Friday, September 6, 2013

Decision- Diploma or not diploma

Stephanie of Salt Lake asks: "I'm sorry to bother you, I saw your post in homeschooling and was hoping I could ask you a question. I've done homeschooling on and off over the years and thought my only option was doing one of the online schools through Utah which is what I've done. My oldest however is really resisting. He currently does BYU IS. He's really smart but hates that he has to do the subjects that he already feels he knows. His philosophy is that he just take college courses that interest him and test out of subjects he already knows. Is this even possible? Here is my question. Do homeschoolers have to get a High School Diploma to get admitted in to college or is there another way if he already has college credits? I need to figure something else out because he's  becoming depressed, angry, and frustrated over this lack of control with what he's learning/not learning. Any advise/help would be greatly appreciated."

Stephanie,  It is never a bother to try and help someone. I will do my best from what I understand so far.  I understand your son's point of view.  Sometimes I feel the exact same way.  There is a lot of fluff and not enough meat to get where you really want to go.  And worse yet so many obstacles to really get where it matters most even when money isn't part of the equation.  I really hate redundancy.

Your question is two fold: Do you need a diploma to go to college?  And second can you test out of certain classes and do only what you are interested in for a diploma?  

First, Yes, absolutely, you can go to college without a diploma. It is definitely possible.  Many kids do and do a great job of it!  Some reasons most people choose to finish the diploma is because of the availability of scholarships to get started, avoiding the front lines should there be a draft for war or desire to enlist,  the opportunity to celebrate their work, the ability to get certain jobs, the lack of funding and the ease of getting federal grants and student loans the first year.  For others it is the social activities, sports, the lack of understanding they can have more control in developing their path for the future and well, some just don't care. They would rather go with the flow, it is just easier that way.  Although, at times I understand the last list, I won't discuss them.

Scholarships: The availability of scholarships is broader with a diploma but it doesn't mean there isn't any scholarships for those without diplomas. The first questions are: Where would you like to go to school? and What would you like to do to earn a living and support yourself when you are on your own?  With that information begin your research and make a game plan. Contact the admissions office directly and speak as high up as possible since usually it is just students who answer the phones.  Go to the people who make the decisions. Those who are proactive have less to worry about and do fine with or without the diploma.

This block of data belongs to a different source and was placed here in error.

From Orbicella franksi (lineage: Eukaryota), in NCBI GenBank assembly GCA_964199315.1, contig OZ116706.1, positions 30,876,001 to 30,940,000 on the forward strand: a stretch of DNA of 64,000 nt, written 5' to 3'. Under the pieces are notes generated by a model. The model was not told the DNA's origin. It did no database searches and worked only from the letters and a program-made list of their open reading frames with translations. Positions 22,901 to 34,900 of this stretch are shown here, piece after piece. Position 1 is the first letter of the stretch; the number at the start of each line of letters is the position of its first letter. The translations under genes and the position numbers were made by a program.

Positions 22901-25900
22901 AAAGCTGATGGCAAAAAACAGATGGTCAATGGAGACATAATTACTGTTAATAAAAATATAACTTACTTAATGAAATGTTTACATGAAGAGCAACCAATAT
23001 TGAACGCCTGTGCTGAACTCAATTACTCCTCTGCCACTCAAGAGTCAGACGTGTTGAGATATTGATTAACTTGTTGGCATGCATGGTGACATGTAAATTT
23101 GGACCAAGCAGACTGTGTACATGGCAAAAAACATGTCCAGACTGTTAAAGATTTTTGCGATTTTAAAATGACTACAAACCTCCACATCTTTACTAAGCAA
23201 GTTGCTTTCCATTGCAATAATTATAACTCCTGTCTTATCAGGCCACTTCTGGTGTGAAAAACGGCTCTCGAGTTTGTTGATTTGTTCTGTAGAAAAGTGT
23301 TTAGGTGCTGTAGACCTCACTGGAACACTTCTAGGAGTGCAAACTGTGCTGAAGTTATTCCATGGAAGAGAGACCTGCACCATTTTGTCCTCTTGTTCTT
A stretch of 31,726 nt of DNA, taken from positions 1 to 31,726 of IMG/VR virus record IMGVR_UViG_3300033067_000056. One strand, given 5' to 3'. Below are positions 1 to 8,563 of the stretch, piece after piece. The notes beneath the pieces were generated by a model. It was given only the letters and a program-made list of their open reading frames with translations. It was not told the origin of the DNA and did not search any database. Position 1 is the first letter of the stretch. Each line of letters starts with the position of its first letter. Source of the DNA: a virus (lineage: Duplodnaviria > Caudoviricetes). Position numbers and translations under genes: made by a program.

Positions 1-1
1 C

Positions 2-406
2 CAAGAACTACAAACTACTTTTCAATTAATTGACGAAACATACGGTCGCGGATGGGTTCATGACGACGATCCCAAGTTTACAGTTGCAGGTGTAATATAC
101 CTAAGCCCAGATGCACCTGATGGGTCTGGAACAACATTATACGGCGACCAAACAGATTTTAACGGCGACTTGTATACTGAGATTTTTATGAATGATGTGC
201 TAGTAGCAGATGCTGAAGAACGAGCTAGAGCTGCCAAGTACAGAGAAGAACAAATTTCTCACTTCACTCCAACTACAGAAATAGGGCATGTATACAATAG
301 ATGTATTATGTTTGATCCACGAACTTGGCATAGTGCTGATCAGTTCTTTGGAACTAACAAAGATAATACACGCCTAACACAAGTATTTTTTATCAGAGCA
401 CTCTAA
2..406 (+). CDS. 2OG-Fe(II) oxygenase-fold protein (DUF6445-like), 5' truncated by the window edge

BYU has scholarships for those who do not get a diploma and have less than 15 credits.  They weigh heavily upon the ACT score, essays and experience.  (For example, If you are going into Arts..... the number of leads and types of performances.  Main stage weighs heavier than a small community theater.  If technology.... what classes have you taken and what languages are you proficient in?  And don't forget to have taken two foreign language courses in sequence.)  I can't speak strongly enough about the need for a GREAT ACT score.  That is 32+.  If I remember right, only 34+ got 1/2 tuition academic scholarships.  Nice thing about BYU is that if you prove yourself the first year, with a certain GPA 3.9 or so you can get scholarships to pay for the tuition.  Keep it going and you could get most of your tuition covered at least. Nice but remember things change yearly.  That is why it is so important to know what you want to do.  (

Now BYU Idaho I believe still requires the GED or compass test.  Although BYU Provo does not.  Thus the importance of knowing what school you would like to attend and the requirements needed.

Remember where you go to school is nice, but what the school offers so you can advance in your career and ability to provide for your family is the key- a vital key.  BYU's master's department is not where you go to medical school.  Kinda a stupid example, but I hope it is obvious that you should choose a school by what it provides and how much you can afford.  If BYU doesn't provide excellent education in technology but UVU and University of Utah do.  Choose from what you can afford and go there.  University of Utah's robotics program is the best.   University of Utah collaborates with Apple.  BYU at this time does not.  University of Utah has great technology camps for kids who are interested in technology to prepare them.  BYU does not. BYU does have a great theater department and fantastic MBA program.